Calcium and Vitamin D for Colon Cancer Prevention
Role of Supplements Studied in Lesion Development
Nine institutions, including M. D. Anderson, are conducting the research study, which began this spring. The study, funded by the National Institutes of Health (NIH), will involve the recruitment of 2,400 people.
The other study sites are: Dartmouth University (New Hampshire), Cleveland Clinic Foundation, University of Iowa, University of Minnesota, University of North Carolina, University of Southern California, Emory University (Georgia) and University of Colorado.
Participants in this trial must:
Be considered at average risk for colon cancer development and have already had adenomas (polyps) recently removed
Be men or women of any age, although most people do not develop adenomas until after age 50
Have no strong genetic history of colon cancer
During the study, participants will:
Take either calcium alone, vitamin D alone, a calcium/vitamin D combination or a placebo
Complete food frequency questionnaires and other surveys
Receive an annual colonoscopy and routine blood tests
Receive follow-up telephone calls to determine their compliance with the program
Receive follow-up care for three to five years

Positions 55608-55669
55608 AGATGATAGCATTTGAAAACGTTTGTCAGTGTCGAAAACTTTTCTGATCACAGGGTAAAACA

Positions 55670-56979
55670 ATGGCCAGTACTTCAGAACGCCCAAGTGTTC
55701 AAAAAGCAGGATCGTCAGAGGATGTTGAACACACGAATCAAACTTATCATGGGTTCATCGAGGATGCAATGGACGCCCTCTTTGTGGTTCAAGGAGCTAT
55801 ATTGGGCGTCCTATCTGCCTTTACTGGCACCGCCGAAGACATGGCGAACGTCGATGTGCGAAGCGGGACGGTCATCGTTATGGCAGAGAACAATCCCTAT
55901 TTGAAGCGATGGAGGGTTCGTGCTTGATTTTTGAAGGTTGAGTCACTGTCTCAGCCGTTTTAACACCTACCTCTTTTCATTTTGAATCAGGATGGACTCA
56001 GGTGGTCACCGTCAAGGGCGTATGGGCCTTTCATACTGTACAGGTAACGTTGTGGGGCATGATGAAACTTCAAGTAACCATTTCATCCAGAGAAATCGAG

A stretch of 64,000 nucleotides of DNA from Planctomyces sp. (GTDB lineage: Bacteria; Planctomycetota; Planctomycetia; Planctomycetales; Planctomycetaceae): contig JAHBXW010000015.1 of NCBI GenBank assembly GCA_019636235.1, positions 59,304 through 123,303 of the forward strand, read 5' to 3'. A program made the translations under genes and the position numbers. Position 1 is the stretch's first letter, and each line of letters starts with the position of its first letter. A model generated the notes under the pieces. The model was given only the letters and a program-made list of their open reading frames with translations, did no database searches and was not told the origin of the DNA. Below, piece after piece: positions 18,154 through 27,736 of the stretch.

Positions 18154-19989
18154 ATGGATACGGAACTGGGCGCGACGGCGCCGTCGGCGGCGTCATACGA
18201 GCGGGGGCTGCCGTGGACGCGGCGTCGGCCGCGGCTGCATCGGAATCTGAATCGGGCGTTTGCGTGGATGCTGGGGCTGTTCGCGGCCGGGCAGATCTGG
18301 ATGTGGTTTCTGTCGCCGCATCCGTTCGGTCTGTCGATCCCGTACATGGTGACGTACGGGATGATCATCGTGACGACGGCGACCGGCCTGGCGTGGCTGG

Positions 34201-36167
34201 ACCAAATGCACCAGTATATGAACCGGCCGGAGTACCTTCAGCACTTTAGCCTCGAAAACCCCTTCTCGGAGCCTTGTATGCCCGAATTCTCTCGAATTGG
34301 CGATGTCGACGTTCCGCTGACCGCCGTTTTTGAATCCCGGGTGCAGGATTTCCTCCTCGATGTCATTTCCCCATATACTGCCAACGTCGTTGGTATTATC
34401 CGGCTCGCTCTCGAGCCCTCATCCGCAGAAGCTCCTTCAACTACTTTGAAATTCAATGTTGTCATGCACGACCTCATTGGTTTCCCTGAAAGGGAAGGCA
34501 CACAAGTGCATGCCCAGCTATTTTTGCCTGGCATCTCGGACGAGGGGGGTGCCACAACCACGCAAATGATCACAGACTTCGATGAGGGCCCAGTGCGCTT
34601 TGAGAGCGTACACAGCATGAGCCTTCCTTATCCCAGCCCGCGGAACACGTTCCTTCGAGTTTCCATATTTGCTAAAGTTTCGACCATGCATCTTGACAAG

During a colonoscopy, patients are given full sedation before a flexible, lighted tube is inserted into the rectum and slowly guided into the colon. This instrument, called a colonoscope, transmits an image of the inside of the colon, so physicians can carefully examine the lining for growths. The American Cancer Society (ACS) recommends that everyone have this test every 10 years starting at age 50 to help detect colorectal cancer.
“This study will not put a big burden on patients,” Bresalier says. “We’ve usually found good compliance with such studies.”
Colon cancer facts
Although colorectal cancer is the third most common cancer in the United States, it is the second deadliest. The ACS estimates that approximately 56,730 Americans will die from the disease this year. Screening can catch changes in the colon before they become cancerous, or can find cancer in its early stages, when chances of a cure are better.
Joining the trial
To learn more about the calcium and vitamin D trial, contact the study site in your area. If you’d like to learn more about participating in the M. D. Anderson study, contact Tammi Smith, study research nurse in the Department of Gastrointestinal Medicine and Nutrition, at (713) 563-4394.
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